Today was the first day of classes, and the first day with all the kids back in the building. It seems strange to have to point out that those are separate things. Last year, almost all of my classes were a mix of brick-and-mortar students and on-line students. I couldn’t find a headset that sounded clear enough to the students or in the recordings, so I was anchored to my desk in front of my laptop. This arrangement was functional: the on-liners could hear me lecture, and I could interact with the live chat if necessary. But the constant view and angle were mind-numbing.
But this year, there are no on-liners. It was strange to not have to rush to set up new on-line meetings between classes, or to record every class, or to wonder whether someone was actually present. It was strange to see so many actual reactions on actual faces. Even the ones that were still masked. Even if the reactions were eye rolls, or exasperation, or simple expressions of boredom.
And sometime during my second class of the day, it clicked that I could pace up and down the central aisle, like in the Before Times. And I did for a bit. I could even teach from the other end of my classroom. And I did for a bit. It was liberating.
I even thought about putting the beat-up old lectern back in the spot it inhabited for nearly a decade prior to the lockdown, in the northeastern corner of the room, and leaning over it to yell at the kids for emphasis, and rapping the front with the Waking Stick to demand and win everyone’s rapt attention. Like in the Before Times. I didn’t stop class to set it up today, but it will be set up by the first bell tomorrow.
It’s going to be a good year.
The poor kids were stuck in their seats for an hour-and-a-half, but that’s beside the point.
Happy 245th birthday to the United States, and happy 149th birthday to Calvin Coolidge! I just realized I typed in the wrong number for Cal’s last two birthdays… but he wouldn’t have said anything about it anyways.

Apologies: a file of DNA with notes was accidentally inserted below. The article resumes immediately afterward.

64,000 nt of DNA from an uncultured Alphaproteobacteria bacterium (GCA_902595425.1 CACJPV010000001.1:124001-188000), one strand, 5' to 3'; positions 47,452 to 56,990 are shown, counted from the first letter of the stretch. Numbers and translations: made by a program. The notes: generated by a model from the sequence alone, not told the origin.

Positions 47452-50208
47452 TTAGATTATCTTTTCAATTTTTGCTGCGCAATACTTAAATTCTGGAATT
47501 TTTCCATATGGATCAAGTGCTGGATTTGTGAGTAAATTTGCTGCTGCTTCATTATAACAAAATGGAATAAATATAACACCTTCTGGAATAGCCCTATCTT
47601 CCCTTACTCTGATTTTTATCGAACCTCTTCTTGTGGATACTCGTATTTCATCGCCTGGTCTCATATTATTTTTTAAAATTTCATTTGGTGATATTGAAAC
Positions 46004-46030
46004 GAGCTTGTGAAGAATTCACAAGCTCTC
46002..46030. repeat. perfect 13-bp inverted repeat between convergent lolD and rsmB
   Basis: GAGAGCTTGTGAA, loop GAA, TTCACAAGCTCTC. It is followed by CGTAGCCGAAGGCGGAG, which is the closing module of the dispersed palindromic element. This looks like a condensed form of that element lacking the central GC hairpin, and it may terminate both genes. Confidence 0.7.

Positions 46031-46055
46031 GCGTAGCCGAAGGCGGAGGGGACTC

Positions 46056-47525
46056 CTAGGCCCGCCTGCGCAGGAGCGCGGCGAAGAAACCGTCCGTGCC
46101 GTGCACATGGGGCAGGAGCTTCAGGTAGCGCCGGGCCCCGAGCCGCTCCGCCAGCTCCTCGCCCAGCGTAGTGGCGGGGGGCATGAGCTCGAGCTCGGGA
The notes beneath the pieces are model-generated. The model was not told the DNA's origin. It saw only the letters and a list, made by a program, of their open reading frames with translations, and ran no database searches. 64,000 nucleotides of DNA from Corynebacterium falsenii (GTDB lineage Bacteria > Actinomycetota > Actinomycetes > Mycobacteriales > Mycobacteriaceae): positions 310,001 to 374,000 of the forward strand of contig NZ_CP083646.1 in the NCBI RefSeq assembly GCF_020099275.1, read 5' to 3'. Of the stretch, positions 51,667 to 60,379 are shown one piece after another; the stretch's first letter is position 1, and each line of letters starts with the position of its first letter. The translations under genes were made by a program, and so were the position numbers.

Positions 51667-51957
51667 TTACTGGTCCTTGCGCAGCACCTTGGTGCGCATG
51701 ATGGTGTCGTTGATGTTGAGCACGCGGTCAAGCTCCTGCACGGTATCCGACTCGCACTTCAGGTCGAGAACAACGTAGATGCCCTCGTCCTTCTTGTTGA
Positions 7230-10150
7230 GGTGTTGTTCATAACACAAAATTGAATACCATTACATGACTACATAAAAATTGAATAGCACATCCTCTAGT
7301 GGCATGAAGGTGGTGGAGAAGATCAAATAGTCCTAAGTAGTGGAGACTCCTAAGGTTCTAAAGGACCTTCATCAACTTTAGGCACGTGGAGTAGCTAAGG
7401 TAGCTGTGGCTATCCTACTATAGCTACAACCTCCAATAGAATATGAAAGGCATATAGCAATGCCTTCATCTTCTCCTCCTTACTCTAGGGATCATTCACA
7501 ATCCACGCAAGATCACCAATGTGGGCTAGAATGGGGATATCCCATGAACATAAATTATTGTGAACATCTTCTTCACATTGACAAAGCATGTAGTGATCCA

This year’s post is brief: my photo of Henry Hudson Kitson’s Minuteman statue, which stands on the Lexington Battle Green, where the war began in 1775.
The statue has come to symbolize one Captain John Parker. It’s not actually him, partly because there are no known paintings of him and partly because he was a member of the non-minuteman majority of the Massachusetts militia. But the locals say it may as well be Parker, reputed to have ordered: “Stand your ground. Don’t fire unless fired upon, but if they mean to have a war, let it begin here.” It began there.
Roughly once out of every seven years, my grandmother’s birthday falls on Mothers’ Day. This year sees such an instance, so after the 2pm Mothers’ Day dinner, we sang “Happy Birthday” and had cake. It was good. Here’s Gram celebrating a birthday, presumably her birthday, at my late aunt’s house in the late ’90s or early double-aughts:
Can’t quite nail down the date because a] I don’t remember the year she finally let her hair go white, which looked sharp on her; and b] if it was her birthday, counting the candles wouldn’t help because after a certain point, you just use a whole buncha candles.
Anyhow, happy 111th birthday and happy 86th Mothers’ Day to “the Old Girl”!
Every year I post a digital birthday card for my grandfather– even if I apparently post nothing else the entire year–so here comes this year’s edition. This is Grampa as a young man of presently-unknown age.
Looks like it would be a high school graduation photo, but he graduated from high school at 22 and I think he was a bit younger than that here.
A few weeks ago, I was talking to my niece about our ancestors, and trying to put in perspective how long ago Grampa was born, how long he lived, and how much had changed in the meantime. That was a fun conversation. Was he alive for this president, or that war, or this assassination? Were there “wall phones”? Had this been discovered? Was that person alive? How many states were there? And so on.
This got me thinking about the simplest way to explain the most drastic change in his lifetime. The best I could come up with was that when he was born, there were no planes, and taking photographs using “dust” (flash powder) was expensive enough that we have very few pictures of him before age 10. By the time he died, we had close-up photos of Neptune.
Grampa would’ve turned 121 today if he hadn’t died stopping the salt vampires from stealing our oceans.